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Cori Brown: Nature signals a time to recharge

An orb weaver spider waits in his beautifully symmetrical lair for his evening dinner.
An orb weaver spider waits in his beautifully symmetrical lair for his evening dinner. (Cori Brown photo)

It’s early September and the rhythms of nature are changing. Cricket concerts now replace songbird operettas. Buzz saw locust sounds dwindle to a puny whine (I look forward to the absence of their drowning noise). Cardinal flowers and ironweed sway in the breeze while luscious roses, hydrangeas and day lilies softly lay their heads down to rest.

I have mixed feelings about autumn. The later dawn delays, the more reluctant I am to crawl out of my cocoon of covers. The household and yard chores remain the same, but my body rebels without life-giving early morning light to energize me.

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My sweet flowing maple syrup summer is moving into an inevitable slow-motion molasses fall.

While I may be slowing down, others seem to be ramping up. Orb weaver spiders are everywhere. I am thankful for their beautifully clever and efficient web designs draped like veils across the porch and nearby trees. Every day is like a page in a book as I observe what little, if sometimes anything, remains of the prior evening’s hunt.

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And then there’s the critters (this could be anything from squirrels to mice to ground hogs). The groundhogs had an outstanding year here in the yard. The hillside looks like a subterranean apartment building with all the holes they’ve dug. Pups are as big footballs while moms and dads continue to pack on the pounds in preparation for the long nap to come. I envy creatures who can put on weight and not care about their heart rate or cholesterol. No doctors lecture them about diet!

Speaking of rodents, I have a real issue on my hands right now with one that decided to get a head start on squatter rights in the house. The nights aren’t even cold enough yet to warrant such an evil act!

Whatever it is, it is driving me crazy. The loud gnawing noise inside the walls gives me nightmares, so much so that I keep a light on in our bedroom all evening long. All I can think about is being attacked by saber-toothed squirrels or a mutant two-headed mouse.

It does not help that the house has balloon frame construction. This was a common method used for homes from the 1880s to the 1930s. Our house has long, vertical 2x4s (some with the bark still on them) for the exterior walls. They literally go from the sill on top of the foundation all the way to the roof with no horizontal stops.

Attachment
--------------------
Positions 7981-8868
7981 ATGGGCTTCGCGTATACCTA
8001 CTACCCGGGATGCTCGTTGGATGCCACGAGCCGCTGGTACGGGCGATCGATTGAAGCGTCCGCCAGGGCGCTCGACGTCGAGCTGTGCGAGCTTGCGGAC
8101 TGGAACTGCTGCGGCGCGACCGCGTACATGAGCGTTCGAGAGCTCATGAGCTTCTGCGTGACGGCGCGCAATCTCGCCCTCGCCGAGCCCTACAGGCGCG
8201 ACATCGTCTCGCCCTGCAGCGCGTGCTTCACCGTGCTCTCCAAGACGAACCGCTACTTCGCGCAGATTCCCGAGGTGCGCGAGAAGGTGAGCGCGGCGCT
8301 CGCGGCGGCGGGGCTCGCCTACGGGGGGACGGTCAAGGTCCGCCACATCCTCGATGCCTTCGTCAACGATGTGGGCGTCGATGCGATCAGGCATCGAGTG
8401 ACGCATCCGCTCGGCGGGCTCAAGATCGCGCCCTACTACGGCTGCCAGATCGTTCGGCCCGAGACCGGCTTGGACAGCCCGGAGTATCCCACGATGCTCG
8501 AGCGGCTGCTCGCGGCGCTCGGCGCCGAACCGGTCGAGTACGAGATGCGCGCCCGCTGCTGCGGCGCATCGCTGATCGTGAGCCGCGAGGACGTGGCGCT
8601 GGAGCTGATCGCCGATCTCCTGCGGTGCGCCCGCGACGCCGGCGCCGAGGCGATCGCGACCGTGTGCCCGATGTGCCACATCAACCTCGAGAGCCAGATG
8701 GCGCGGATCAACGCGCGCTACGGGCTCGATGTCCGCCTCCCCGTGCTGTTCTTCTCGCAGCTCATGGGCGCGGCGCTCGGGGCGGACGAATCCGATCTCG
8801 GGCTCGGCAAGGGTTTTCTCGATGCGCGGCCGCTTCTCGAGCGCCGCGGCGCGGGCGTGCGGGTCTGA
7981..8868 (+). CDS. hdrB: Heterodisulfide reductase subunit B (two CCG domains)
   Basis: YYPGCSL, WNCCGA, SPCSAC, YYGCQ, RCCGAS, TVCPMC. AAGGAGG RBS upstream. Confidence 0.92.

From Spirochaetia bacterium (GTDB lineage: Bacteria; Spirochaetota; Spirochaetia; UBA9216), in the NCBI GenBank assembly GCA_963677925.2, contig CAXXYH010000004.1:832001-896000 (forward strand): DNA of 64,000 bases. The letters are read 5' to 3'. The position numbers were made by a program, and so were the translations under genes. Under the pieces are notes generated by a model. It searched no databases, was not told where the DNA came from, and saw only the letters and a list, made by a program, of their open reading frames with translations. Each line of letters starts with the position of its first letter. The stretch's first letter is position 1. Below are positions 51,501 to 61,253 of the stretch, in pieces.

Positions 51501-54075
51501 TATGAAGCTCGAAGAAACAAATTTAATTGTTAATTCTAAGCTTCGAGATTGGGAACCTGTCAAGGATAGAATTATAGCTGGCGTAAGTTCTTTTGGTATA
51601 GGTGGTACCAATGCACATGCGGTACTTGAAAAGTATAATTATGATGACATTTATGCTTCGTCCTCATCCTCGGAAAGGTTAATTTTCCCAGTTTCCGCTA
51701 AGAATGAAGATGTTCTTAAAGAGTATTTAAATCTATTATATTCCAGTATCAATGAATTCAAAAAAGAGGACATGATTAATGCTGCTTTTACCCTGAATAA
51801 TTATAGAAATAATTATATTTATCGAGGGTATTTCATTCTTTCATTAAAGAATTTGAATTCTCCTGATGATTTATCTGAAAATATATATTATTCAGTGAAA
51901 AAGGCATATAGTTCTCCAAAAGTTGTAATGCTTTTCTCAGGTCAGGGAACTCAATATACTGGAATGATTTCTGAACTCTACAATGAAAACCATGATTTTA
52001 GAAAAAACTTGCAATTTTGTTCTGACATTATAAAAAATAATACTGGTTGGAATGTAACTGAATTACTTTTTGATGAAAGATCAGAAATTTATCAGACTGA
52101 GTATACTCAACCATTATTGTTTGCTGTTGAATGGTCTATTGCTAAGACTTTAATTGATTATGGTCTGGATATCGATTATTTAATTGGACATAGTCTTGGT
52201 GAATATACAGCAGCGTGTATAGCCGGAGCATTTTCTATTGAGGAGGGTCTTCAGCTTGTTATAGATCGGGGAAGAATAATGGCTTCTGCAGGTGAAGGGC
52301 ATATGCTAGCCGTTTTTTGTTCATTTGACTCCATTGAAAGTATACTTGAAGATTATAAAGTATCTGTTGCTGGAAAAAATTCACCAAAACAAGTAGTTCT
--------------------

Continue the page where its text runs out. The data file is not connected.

Imagine the joy of these raiders as they run up and down the height of the house for hours on end in the middle of the night! I have yet to figure out how to terminate their occupancy but this is not for lack of trying. So far mystery varmint one, me zero. I’m not giving up. I cherish my sanity too much.

Meanwhile back outside, I am always sad to see the songbirds go. If I keep a sharp eye out, I occasionally catch glimpses of them migrating south to their winter homes. Many insect eaters like warblers have already flown the coop. Others, including sparrows, with a more varied omnivore diet of insects and fruits and seeds, linger into November.

They are joined by birds such as phoebes and hermit thrushes who have the amazing ability to switch from insect diets to fruits and seeds. They stay late into the fall until just the right time when they catch favorable weather to warmer climes. Isn’t Mother Nature considerate to stagger our bird buddies’ departures so that people like me don’t have to suffer their absence all at once?

Ironweed (purple) and cardinal flowers (red) give a field bright pops of color.
Ironweed (purple) and cardinal flowers (red) give a field bright pops of color. (Cori Brown photo)

One creature I do enjoy seeing in the fall is the adult praying mantis. I know, I know, I don’t like insects, but these creatures are just fascinating to watch. The way they move (or as is often the case, don’t move) and then spring a karate chop coup de grace upon their unsuspecting victims is an ar tform like no other. It is literally a “blow of mercy” (coup de grace translated from French) because no animal would want to survive the aftermath.

The fact that the praying mantis has so much going for it as a hunter, including a head that turns 180 degrees (shades of The Exorcist), spiked legs (Velcro on steroids) and excellent camouflage, makes me very glad to be a human who is not on its menu. I do wonder though who would come out on top in an orb weaver spider versus praying mantis showdown.

My bet is on the mantis.

The thought of another molasses autumn is not a bad thing when you think about it. In today’s frenzied world where everyone and everything seems to run 24/7, there is something to be learned from the rhythms of nature. The idea of a purposeful slowdown is not unlike an extended battery recharge.

Enjoy the recharge. Spend time with family on a cool fall evening watching “Nature” on PBS. Look for fall wildflowers. Stroll through crunchy, colorful leaves. Watch migrating hawks whizzing through the air. Autumn may be a slower time but it is as beautiful as any other season of the year.

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Save the earth, save ourselves hint: Re-use glass bottles from grocery store purchases so that you can put your leftovers in glass, rather than disposable plastic storage containers. Look for vintage Pyrex stacking bowls and square glass containers, too. They look great and go from the refrigerator to table with ease and style. Look for more ideas at www.madesafe.org/.

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